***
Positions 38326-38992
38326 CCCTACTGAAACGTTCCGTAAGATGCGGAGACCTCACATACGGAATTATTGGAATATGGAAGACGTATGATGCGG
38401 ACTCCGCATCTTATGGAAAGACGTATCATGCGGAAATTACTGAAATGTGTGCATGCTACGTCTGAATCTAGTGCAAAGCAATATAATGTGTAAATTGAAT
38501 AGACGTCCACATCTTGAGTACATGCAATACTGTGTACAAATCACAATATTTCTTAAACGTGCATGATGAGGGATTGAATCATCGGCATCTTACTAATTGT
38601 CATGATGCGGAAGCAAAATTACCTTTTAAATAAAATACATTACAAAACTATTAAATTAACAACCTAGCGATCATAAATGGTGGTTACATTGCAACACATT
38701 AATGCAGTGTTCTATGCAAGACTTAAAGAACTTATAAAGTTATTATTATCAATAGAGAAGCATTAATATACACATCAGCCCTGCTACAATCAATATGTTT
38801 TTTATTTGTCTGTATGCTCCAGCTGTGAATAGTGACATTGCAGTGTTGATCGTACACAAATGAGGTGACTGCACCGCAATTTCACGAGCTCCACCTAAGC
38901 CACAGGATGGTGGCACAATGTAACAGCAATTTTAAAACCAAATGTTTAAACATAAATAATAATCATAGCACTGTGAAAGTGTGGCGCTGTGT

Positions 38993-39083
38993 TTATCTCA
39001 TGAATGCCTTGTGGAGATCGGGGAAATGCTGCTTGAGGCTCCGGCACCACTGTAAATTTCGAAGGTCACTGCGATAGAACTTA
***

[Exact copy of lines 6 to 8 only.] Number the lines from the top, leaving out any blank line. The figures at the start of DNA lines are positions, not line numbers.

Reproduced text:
38701 AATGCAGTGTTCTATGCAAGACTTAAAGAACTTATAAAGTTATTATTATCAATAGAGAAGCATTAATATACACATCAGCCCTGCTACAATCAATATGTTT
38801 TTTATTTGTCTGTATGCTCCAGCTGTGAATAGTGACATTGCAGTGTTGATCGTACACAAATGAGGTGACTGCACCGCAATTTCACGAGCTCCACCTAAGC
38901 CACAGGATGGTGGCACAATGTAACAGCAATTTTAAAACCAAATGTTTAAACATAAATAATAATCATAGCACTGTGAAAGTGTGGCGCTGTGT